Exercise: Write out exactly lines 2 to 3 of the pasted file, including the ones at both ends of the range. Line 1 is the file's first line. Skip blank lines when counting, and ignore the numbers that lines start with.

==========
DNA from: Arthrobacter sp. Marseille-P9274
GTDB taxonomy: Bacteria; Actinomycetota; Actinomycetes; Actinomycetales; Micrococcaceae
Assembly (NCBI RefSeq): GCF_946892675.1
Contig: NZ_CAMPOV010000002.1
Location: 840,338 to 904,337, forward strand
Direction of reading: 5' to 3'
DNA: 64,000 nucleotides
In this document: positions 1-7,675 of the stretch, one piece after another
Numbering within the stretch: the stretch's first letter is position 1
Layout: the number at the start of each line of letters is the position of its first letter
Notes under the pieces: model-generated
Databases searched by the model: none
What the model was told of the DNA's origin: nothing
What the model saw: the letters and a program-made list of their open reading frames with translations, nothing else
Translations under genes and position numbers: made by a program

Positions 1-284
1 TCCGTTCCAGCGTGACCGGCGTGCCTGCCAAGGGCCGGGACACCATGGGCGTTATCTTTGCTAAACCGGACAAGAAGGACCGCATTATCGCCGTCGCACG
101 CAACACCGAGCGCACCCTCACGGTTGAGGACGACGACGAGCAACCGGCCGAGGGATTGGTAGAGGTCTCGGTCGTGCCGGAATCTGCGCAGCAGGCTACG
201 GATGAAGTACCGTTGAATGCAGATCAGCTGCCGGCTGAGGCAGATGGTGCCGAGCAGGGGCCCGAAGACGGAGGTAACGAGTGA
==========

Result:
GTDB taxonomy: Bacteria; Actinomycetota; Actinomycetes; Actinomycetales; Micrococcaceae
Assembly (NCBI RefSeq): GCF_946892675.1